A few weeks after announcing it had moved some of its DF-26 ballistic anti-ship missiles to a safe haven in northwest China, the Chinese rocket forces has test-fired some of the missiles, according to state media.
The test proved the DF-26 can strike moving targets thousands of miles away, Chinese media claimed.
The 44,000-pound DF-26 in theory can target U.S. Navy warships including aircraft carriers as well as the major U.S. military installation on the island of Guam in the western Pacific Ocean.
Experts have questioned the missile's accuracy. Just in case, the U.S. military has fielded several types of missile-defense systems that might be able to intercept the DF-26. More capable defenses are in development.
The People's Liberation Army Rocket Force's live-fire missile exercise took place somewhere in northwest China and involved two DF-26 launches, Global Times reported on Jan. 24, 2019, citing China Central Television.
The PLA moved an estimated dozen DF-26 launchers to central China reportedly in response to the appearance in early January 2019 of a U.S. Navy warship near the Paracel Islands, 650 miles from China's Hainan Island. The destroyer USS McCampbell sailed near the Paracels as part of a "freedom-of-navigation operation."
McCampbell can carry SM-6 missiles, which can travel as far as 130 miles and in theory could strike a DF-26 during its initial boost phase of flight and also during its final terminal phase.
The missile, which arms dozens of U.S. Navy cruisers and destroyers, completed three successful test interceptions in 2015, 2016 and 2017, according to the U.S. Missile Defense Agency.
In moving DF-26 launchers to Inner Mongolia, around 2,000 miles from the Paracels, China reportedly aims to protect the rockets from boost-phase interception. "A mobile missile launch from deep in the country's interior is more difficult to intercept," Global Times paraphrased a Beijing-based military expert as saying.
But even if the Americans can't shoot down the DF-26 during its launch, it's unclear that the rocket reliably can hit a moving ship at sea from 2,000 miles away. "The accuracy of the DF-26 is uncertain, with speculators estimating the [circular error probability] at intermediate range between 150 to 450 meters," or around 500 to 1,500 feet, the Washington, D.C. Center for Strategic and International Studies explained.
The late January 2019 test apparently aimed to prove the skeptics wrong.
The DF-26's four control surfaces provide it "super maneuverability and can guide the warhead during the terminal stage to hit a slow-moving aircraft carrier," Global Times claimed, citing Song Zhongping, a former PLA rocket officer.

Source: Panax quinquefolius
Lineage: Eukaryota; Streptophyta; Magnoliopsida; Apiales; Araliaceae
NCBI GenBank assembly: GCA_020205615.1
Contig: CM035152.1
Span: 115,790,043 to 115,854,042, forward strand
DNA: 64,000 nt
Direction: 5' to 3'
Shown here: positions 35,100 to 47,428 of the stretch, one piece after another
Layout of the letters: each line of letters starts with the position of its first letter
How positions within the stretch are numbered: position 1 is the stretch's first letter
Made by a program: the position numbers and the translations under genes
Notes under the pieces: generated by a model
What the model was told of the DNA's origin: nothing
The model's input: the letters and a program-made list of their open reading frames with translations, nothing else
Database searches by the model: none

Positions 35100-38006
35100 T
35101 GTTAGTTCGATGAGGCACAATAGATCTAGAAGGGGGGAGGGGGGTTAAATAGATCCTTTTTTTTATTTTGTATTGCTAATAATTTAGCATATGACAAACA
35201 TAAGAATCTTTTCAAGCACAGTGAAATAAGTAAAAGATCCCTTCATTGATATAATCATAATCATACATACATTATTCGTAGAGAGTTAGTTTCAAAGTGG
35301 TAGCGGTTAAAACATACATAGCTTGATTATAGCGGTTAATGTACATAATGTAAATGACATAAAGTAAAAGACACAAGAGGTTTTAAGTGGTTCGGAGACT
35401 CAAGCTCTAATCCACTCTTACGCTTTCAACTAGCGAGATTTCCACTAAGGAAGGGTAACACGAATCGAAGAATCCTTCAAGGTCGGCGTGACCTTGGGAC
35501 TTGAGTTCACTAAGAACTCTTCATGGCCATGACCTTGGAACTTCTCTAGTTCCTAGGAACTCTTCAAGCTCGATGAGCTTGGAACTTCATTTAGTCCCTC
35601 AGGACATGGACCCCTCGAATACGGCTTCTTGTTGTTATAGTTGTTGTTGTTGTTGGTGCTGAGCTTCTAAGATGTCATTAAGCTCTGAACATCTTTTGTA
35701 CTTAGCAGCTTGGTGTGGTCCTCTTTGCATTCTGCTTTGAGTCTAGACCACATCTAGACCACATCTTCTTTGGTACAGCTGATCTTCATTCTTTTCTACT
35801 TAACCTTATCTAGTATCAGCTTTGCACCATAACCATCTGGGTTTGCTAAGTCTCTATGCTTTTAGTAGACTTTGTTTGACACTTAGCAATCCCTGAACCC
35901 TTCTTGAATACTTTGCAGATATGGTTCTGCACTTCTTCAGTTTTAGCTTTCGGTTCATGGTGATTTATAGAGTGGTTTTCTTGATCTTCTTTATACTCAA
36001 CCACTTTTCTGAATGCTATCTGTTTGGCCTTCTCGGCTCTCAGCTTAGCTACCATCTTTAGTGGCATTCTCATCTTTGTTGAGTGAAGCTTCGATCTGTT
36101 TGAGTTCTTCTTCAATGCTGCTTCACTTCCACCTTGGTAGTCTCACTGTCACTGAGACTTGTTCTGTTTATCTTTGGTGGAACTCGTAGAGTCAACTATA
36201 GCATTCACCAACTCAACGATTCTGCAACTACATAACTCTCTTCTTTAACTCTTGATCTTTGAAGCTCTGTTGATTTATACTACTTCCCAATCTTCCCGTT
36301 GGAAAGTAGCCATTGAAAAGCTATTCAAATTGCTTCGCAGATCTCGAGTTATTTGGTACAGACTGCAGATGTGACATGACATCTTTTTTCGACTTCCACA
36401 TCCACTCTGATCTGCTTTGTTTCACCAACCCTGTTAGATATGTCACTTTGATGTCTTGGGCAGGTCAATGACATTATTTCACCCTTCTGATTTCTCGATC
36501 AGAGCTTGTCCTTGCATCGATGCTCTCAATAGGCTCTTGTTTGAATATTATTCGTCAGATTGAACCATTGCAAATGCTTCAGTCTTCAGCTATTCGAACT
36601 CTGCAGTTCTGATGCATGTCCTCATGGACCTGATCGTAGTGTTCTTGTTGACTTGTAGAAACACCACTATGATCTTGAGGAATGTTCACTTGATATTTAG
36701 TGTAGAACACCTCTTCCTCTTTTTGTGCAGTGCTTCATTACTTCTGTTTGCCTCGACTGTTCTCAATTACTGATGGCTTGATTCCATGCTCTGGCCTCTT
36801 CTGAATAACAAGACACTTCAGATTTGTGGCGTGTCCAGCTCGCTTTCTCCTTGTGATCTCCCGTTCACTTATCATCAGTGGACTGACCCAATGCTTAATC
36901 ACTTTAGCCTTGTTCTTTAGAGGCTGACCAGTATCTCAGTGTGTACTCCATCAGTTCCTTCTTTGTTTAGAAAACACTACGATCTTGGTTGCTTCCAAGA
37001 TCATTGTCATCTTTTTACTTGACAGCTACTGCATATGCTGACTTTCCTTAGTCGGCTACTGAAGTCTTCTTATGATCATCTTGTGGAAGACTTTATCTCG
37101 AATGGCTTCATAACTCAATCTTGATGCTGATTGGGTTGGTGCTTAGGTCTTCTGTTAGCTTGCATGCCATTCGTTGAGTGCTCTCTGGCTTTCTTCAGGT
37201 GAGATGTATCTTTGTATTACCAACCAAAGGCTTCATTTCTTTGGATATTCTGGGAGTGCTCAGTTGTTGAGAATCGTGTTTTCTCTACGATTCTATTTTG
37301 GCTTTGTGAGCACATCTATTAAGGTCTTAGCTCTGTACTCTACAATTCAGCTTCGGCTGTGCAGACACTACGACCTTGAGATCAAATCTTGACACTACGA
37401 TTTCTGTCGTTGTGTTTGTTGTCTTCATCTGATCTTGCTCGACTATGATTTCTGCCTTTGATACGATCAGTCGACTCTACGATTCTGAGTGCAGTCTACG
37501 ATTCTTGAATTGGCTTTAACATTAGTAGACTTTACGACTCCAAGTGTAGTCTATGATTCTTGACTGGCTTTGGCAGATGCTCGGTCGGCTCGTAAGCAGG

To steer it toward its target, the DF-26 has a built-in radar but also receives target data from external sources, another expert told Global Times. "An information network connected to the warhead, which possibly includes satellites, ground and naval radar in addition to radar on the missile itself, will constantly update the location of a moving target, informing flight control where to guide the missile," the Beijing-based expert said.
While there's reason to doubt the DF-26's accuracy, the Pentagon isn't taking chances. As of late 2018 the U.S. fleet included 38 Aegis-radar-equipped destroyers and cruisers that are compatible with missile-defense interceptors such as the SM-2, SM-3 and SM-6. The Navy wants to grow the missile-defense fleet to 41 vessels in 2019.
In addition to arming more ships with interceptors, the American fleet plans to improve ability of the SM-3 to strike ballistic missiles -- including the heaviest and fastest ICBMs -- during their highest, middle phase of flight.
The U.S. Missile Defense Agency announced it would test the SM-3 Block IIA against an ICBM-class target in 2020 as part of a $230-million development effort. If an SM-3 can hit a mid-course ICBM, it should be able hit a mid-course DF-26, too.
But there are reasons to be skeptical of America's mid-course missile-interception capability. SM-3s have missed their targets in nine of 42 tests since 2002. Not all of the tests were realistic or involved midcourse targets.
In May 2017 a U.S. Army Ground-Based Mid-course Defense rocket struck an ICBM-like target in a carefully-controlled test 60 miles over the Pacific Ocean. But that test might not have been as realistic as the Pentagon claimed it was.
Laura Grego, a missile expert with the Union of Concerned Scientists based in Massachusetts, examined the test plan and concluded that the target rocket probably would be significantly slower than a real ICBM would be.
The Army's mid-course defense system might not work in the real world. The Navy's SM-3 likewise could fail. American warships wouldn't be defenseless in that case, as they still could target incoming missiles in the seconds before they land.
That would be cutting it close. If the interceptors failed, the Americans would count on an incoming missile to defeat itself ... by falling wide of its target. Whatever its result, China's January 2019 DF-26 test aimed to minimize the chance of a miss.
David Axe serves as the new Defense Editor of the National Interest. He is the author of the graphic novels War Fix, War Is Boring and Machete Squad.